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Bulletin: Composed Classifiers

Introduction

All Emergency Department Registration data coming into EpiCenter is automatically classified by the system. Classifications are categories or tags associated with each healthcare interaction that are used by EpiCenter’s Syndromic Surveillance and other analyses. Classifiers are groupings of conceptually similar classifications. 

Classifications for Acute Care Interactions are based on an individual data field. Most commonly this is the “chief complaint” field, but others such as diagnosis code can be considered as well. Health Monitoring also supports the definition of “composed classifiers”, which combine evidence across multiple classifications. This bulletin provides more detail about composed classifiers and how they work.

Details of Clarification

Evidence Classifications

EpiCenter’s system classifications for acute care interactions are based on individual, discrete pieces of evidence. Many classifications are based on chief complaint, medical notes, or observations, all of which are free-text fields. Classifications based on free-text fields are defined by the inclusion of one or more words or phrases and an optional list of negative words or phrases. If an interaction’s text field matches the definition of the classification, the classification will be tagged to the interaction. An interaction can have multiple classifications from multiple classifiers applied to it. 

To use a simplified example, the “Suicidal Ideation” chief complaint evidence classification searches for chief complaints that include the word “suicide” but not the phrases “denies self-harm” or “accident.”

Other classifications are based on diagnosis code. Instead of parsing a free-text field, these classifications simply search for a specific diagnosis code or codes. For example, the “Flu Diagnosis” evidence classification looks for ICD9 or ICD10 codes corresponding to influenza.

Composed Classifiers

Composed classifiers are based on multiple pieces of evidence, using combinations of classifications. Composed classifiers can use the logical operations AND, OR, and NOT.

For example, the “Suicidal Ideation” composed classifier looks for interactions tagged with either the “Suicidal Ideation” chief complaint evidence classification described above, OR the “Suicidal Ideation” classification based on diagnosis code OR the “Suicidal Ideation” classification based on text evidence found in medical notes.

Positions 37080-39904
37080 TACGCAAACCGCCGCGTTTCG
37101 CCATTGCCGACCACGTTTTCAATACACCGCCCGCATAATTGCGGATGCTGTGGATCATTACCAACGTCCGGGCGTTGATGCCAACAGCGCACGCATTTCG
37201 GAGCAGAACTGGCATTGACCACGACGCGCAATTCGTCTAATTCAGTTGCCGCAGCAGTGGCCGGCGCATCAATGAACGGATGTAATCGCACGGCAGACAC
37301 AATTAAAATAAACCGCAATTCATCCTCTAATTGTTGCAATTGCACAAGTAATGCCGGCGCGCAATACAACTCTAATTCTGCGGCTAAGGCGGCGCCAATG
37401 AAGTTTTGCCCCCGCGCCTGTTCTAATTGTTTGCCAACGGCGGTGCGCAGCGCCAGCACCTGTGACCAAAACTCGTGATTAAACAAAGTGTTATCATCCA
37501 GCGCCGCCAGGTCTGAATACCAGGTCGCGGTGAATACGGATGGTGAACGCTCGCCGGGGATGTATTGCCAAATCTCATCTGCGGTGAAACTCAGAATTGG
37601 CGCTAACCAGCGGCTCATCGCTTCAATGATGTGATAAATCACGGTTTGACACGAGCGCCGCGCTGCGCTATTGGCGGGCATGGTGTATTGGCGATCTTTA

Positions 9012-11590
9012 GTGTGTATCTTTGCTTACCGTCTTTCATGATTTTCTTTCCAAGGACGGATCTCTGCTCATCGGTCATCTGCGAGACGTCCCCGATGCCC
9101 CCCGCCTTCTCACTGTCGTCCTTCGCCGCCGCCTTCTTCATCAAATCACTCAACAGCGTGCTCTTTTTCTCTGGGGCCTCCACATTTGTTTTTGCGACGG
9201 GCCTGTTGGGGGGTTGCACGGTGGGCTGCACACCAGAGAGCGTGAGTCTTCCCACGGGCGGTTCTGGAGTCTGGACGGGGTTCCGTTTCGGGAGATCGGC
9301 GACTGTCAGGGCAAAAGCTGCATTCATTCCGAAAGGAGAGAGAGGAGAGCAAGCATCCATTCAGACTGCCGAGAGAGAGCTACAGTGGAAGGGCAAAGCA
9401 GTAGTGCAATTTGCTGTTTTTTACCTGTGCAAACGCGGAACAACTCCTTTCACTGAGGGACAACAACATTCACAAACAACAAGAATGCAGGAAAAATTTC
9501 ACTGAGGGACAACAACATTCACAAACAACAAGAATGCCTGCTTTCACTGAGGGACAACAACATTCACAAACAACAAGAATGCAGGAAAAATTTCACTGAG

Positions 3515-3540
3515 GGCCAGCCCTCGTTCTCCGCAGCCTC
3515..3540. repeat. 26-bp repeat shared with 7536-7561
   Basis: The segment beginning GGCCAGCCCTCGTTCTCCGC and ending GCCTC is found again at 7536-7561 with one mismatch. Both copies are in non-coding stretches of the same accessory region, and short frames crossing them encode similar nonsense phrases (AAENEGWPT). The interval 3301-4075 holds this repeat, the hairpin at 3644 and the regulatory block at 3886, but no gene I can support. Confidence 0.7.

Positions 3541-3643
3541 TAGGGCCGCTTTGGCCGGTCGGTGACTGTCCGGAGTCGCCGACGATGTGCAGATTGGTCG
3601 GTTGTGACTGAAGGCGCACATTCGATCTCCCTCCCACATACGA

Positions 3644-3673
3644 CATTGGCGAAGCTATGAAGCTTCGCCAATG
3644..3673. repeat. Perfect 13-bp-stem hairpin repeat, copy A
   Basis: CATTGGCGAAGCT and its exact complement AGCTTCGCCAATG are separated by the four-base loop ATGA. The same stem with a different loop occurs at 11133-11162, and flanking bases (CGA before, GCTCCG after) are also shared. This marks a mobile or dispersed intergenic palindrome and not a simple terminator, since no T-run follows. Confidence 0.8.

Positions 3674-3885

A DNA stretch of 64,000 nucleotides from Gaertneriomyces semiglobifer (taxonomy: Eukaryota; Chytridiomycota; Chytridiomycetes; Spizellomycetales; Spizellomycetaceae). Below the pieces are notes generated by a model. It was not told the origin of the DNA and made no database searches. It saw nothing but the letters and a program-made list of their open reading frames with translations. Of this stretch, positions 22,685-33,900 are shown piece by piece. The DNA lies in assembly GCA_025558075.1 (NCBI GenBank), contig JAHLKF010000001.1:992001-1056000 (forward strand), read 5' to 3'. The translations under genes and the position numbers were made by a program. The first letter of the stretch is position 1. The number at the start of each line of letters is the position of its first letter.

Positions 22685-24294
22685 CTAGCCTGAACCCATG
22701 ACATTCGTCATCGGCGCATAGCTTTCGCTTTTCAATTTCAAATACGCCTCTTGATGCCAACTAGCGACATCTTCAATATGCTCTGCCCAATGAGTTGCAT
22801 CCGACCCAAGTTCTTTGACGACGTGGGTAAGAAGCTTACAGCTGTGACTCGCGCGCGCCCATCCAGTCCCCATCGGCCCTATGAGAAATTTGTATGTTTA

Figure 1 – Suicidal Ideation Composed Classifier Flow Chart

 

As another (simplified) example, the “COVID-19 Symptoms (Broad)” composed classifier looks for interactions tagged with EITHER the “COVID-19” diagnosis evidence classification OR a “Fever” classification from chief complaints, medical notes, or vital signs AND at least one of a “Cough” or “Dyspnea” classification from chief complaints or medical notes AND NOT an “Influenza” diagnosis classification.

Figure 2 – Simplified COVID-19 Symptoms (Broad) Composed Classifier Flow Chart

 

Impact

No changes are planned to existing system classifiers or classifications. Development of new composed classifiers can be supported as a customization.

Bulletin: Data Flow from Facilities to EpiCenter

Introduction

EpiCenter uses healthcare data as the input for Syndromic Surveillance, Visit Monitoring, Treatment Monitoring, and custom reports.. This bulletin provides specifics around how data flows from facilities to EpiCenter.

Figure 1 – Data Flow from Hospital to EpiCenter

Clarification on Data Flow

Hospital Systems

Facilities send electronic healthcare data to EpiCenter according to Health Monitoring’s Data Transmission Guidelines. The primary data format supported is the Health Level Seven (HL7) standard, with limited support available for CSV, TXT, CDA, and XML formats. The HL7 standard defines the language, structure, and data types for packaging and sending electronic health information and is platform-independent. Health Monitoring captures a limited patient-specific dataset for use in EpiCenter and supports transmission of facility data that accords with The Public Health Information Network (PHIN) Messaging Guide for Syndromic Surveillance.

Because HL7 is already used in virtually all healthcare facilities, there is minimal effort required from facility personnel to set up a connection with Health Monitoring Systems via VPN. The VPN provides a dedicated, secure network tunnel for a facility, enabling a one-to-one, encrypted connection to Health Monitoring servers.

Mergence and Health Central Databases

After being sent from a facility, encrypted HL7 messages are stored in Health Monitoring’s Mergence database. Mergence is a high-performance data processing system that is resilient to failure, supporting hundreds of simultaneous data connections. From Mergence, EpiCenter’s sender configuration assigns each HL7 message to a “router worker” based on the sending facility so that messages from a given facility are processed in chronological order. The number of router workers is elastic and can be ramped up or down depending on incoming message volume. Once a message is assigned to a router worker, it is decrypted and sent to a second database, Health Central.